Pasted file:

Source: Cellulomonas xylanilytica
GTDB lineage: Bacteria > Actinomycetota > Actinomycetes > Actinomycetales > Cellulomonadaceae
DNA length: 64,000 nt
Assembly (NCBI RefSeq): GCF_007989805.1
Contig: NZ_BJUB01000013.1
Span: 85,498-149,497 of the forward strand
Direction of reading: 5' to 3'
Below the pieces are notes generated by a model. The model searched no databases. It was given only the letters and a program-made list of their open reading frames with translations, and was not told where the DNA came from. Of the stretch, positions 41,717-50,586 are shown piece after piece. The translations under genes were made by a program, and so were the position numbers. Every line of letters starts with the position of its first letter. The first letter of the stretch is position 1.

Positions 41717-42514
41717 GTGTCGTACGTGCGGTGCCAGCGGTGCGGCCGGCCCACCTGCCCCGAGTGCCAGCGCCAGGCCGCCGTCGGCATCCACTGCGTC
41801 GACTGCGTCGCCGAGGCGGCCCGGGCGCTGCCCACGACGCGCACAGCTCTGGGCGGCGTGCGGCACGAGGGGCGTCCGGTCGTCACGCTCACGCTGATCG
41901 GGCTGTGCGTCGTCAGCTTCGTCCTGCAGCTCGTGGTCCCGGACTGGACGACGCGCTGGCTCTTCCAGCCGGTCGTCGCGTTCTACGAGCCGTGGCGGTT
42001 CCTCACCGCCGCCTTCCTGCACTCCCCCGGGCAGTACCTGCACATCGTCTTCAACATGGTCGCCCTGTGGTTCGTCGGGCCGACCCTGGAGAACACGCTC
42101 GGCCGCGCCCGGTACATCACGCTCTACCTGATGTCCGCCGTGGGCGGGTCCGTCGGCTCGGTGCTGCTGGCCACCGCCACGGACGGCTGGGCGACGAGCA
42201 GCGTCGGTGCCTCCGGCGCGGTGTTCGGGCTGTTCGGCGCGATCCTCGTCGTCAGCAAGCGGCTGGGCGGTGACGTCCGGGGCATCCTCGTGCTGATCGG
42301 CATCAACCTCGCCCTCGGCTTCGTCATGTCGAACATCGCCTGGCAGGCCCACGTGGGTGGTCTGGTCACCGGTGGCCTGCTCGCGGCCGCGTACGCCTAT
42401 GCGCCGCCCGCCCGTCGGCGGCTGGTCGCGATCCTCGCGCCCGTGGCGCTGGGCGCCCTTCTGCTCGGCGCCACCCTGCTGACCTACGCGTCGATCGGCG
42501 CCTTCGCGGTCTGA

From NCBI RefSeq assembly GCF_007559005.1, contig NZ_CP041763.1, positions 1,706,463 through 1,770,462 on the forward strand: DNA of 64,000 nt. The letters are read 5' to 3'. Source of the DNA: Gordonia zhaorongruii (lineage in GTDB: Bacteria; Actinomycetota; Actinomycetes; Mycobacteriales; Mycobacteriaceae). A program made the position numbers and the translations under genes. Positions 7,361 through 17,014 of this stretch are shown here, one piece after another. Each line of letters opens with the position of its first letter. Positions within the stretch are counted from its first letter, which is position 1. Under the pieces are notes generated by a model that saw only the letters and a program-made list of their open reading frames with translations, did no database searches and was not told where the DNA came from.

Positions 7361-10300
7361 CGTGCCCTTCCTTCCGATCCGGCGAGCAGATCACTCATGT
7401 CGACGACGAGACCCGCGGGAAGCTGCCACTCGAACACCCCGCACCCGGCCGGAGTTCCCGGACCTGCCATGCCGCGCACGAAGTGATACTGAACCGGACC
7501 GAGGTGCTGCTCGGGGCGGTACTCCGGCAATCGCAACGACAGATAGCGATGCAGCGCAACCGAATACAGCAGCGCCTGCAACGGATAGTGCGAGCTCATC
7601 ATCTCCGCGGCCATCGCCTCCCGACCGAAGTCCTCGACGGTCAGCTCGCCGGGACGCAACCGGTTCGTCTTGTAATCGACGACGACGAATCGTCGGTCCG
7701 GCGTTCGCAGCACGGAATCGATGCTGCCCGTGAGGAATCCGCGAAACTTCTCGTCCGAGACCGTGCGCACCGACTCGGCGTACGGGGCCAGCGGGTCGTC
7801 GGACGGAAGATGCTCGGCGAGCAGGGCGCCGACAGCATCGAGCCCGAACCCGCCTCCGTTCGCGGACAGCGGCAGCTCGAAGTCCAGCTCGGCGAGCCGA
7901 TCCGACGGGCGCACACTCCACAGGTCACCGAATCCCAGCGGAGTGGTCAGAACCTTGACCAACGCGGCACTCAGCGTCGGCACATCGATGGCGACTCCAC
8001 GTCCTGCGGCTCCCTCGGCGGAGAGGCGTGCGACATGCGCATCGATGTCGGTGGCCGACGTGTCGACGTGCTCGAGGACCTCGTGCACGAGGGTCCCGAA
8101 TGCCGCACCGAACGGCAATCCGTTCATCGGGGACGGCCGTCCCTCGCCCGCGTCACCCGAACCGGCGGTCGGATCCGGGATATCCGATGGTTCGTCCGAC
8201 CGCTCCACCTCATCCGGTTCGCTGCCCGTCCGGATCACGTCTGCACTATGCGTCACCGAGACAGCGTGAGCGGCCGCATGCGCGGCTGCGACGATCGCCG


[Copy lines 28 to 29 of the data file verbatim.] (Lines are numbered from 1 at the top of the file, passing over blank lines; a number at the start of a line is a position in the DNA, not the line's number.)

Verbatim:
8001 GTCCTGCGGCTCCCTCGGCGGAGAGGCGTGCGACATGCGCATCGATGTCGGTGGCCGACGTGTCGACGTGCTCGAGGACCTCGTGCACGAGGGTCCCGAA
8101 TGCCGCACCGAACGGCAATCCGTTCATCGGGGACGGCCGTCCCTCGCCCGCGTCACCCGAACCGGCGGTCGGATCCGGGATATCCGATGGTTCGTCCGAC